The World Health Organization’s Clean Care is Safer Care campaign works to improve hand hygiene amongst healthcare workers.



[i] Majorin F, Freeman MC, Barnard S, Routray P, Boisson S, Clasen T. Child Feces Disposal Practices in Rural Orissa: A Cross Sectional Study. PLoS One. 2014 Feb 20;9(2):e89551

[ii]UNICEF. Committing to Child Survival: A Promise Renewed Progress Report 2013. Published September 2013. Accessed January 22, 2015.

[iii] CDC. Diarrhea: Common Illness, Global Killer. Published January 24, 2013. Accessed January 22, 2015.

[iv] Freeman MC, Stocks M, Cumming O, Jeandron A, Higgins JPT, Wolf J, Prüss-Ustün A, Bonjour S, Hunter PR, Fewtrell L, Curtis V. Hygiene and health: systematic review of handwashing practices worldwide and update of health effects. Tropical Medicine and International Health 19(8): 906-16.

[v] Luby, S. P. et al. (2005). Effect of handwashing on child health: A randomised controlled trial. The Lancet, 366(9481), 225-233.

[vi] Aiello, AE, Coulborn RM, Perez V, Larson EL. Effect of Hand Hygiene on Infectious Disease Risk in the Community Setting: A Meta-Analysis. Am J Public Health. 2008 August; 98(8): 1372–1381.

[vii] Curtis, V. & Cairncross, S. (2003). Effect of washing hands with soap on diarrhoea risk in the community: A systematic review. The Lancet Infectious Diseases, 3(5), 275-281.

[viii] Luby, S. P. et al. (2005). Effect of handwashing on child health: A randomised controlled trial. The Lancet, 366(9481), 225-233.

[ix] Talaat M1, Afifi S, Dueger E, El-Ashry N, Marfin A, Kandeel A, Mohareb E, El-Sayed N. Effects of hand hygiene campaigns on incidence of laboratory-confirmed influenza and absenteeism in schoolchildren, Cairo, Egypt. Emerg Infect Dis. 2011 (4):619-25.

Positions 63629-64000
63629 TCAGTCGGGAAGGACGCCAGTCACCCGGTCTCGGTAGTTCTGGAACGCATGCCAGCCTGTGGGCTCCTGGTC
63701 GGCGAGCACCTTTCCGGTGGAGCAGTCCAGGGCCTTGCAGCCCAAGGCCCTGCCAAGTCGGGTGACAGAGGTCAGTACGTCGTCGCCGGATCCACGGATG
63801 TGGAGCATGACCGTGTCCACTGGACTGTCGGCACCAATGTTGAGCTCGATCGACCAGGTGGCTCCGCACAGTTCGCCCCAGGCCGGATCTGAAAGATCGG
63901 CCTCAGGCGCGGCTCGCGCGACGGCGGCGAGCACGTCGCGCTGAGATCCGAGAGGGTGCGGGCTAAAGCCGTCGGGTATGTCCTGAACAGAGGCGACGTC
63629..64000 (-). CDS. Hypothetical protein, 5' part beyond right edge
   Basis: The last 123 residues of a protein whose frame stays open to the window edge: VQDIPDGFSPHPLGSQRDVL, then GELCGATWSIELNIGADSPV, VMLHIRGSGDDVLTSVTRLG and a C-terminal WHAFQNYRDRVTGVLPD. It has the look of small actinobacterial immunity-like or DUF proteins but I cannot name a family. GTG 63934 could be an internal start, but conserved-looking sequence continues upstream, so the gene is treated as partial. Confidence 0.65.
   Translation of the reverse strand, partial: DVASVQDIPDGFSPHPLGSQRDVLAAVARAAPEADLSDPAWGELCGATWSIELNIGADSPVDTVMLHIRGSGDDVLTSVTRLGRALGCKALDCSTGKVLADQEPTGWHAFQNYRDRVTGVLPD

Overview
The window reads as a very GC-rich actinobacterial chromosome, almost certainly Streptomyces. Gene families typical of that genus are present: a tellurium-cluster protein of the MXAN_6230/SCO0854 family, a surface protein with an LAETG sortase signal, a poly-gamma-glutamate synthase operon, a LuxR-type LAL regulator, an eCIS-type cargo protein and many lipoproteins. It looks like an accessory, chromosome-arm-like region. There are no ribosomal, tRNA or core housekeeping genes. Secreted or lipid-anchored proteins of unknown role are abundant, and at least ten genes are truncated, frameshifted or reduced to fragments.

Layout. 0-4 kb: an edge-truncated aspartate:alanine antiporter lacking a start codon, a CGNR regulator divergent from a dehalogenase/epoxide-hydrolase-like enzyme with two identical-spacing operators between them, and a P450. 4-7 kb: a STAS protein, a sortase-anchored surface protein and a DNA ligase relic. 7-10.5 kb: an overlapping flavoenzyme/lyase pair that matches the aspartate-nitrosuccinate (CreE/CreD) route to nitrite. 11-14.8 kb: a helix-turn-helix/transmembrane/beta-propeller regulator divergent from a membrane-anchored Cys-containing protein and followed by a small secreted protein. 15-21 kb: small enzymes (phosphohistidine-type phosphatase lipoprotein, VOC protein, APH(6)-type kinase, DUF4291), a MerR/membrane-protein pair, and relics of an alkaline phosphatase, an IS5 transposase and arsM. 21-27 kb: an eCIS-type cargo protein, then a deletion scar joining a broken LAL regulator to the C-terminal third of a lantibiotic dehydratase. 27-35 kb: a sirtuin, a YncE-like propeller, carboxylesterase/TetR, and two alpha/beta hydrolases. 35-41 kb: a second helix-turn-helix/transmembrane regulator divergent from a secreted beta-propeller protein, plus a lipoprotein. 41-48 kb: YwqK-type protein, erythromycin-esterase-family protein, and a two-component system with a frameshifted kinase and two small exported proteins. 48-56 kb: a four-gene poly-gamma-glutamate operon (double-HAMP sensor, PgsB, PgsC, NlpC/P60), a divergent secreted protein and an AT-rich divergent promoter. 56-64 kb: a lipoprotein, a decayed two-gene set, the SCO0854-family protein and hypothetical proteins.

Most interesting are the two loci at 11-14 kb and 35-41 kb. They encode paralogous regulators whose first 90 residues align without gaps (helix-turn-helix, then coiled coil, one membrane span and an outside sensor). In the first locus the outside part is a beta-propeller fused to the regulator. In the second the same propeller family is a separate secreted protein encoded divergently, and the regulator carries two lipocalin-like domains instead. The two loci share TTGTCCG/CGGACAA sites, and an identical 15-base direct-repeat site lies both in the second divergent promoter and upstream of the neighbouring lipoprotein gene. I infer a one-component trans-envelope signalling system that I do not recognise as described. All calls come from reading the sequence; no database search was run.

[x] Ngondi, J., et al., Associations between Active Trachoma and Community Intervention with Antibiotics, Facial Cleanliness, and Environmental Improvement (A,F,E). PLoS Negl Trop Dis, 2008. 2(4): p. e229.

[xi] Stocks ME, Ogden S, Haddad D, Addiss DG, McGuire C, Freeman MC. Effect of water, sanitation, and hygiene on the prevention of trachoma: a systematic review and meta-analysis. PLoS Med. 2014 Feb 25;11(2):e1001605. doi: 10.1371/journal.pmed.1001605. eCollection 2014.

[xii] Freeman MC, Clasen T, Brooker SJ, Akoko DO & Rheingans R (2013) The impact of a school-based hygiene, water quality and sanitation intervention on soil-transmitted helminth reinfection: a cluster-randomized trial. The American Journal of Tropical Medicine and Hygiene 89, 875–883.

[xiii] WHO/UNICEF (2015). Water, sanitation and hygiene in health care facilities: Status in low- and middle-income countries and way forward.

[xiv] Benedetta Allegranzi, Sepideh Bagheri Nejad, Christophe Combescure, Wilco Graafmans, Homa Attar, Liam Donaldson, Didier Pittet, Burden of endemic health-care-associated infection in developing countries: systematic review and meta-analysis, The Lancet, Volume 377, Issue 9761, 15–21 January 2011, Pages 228-241.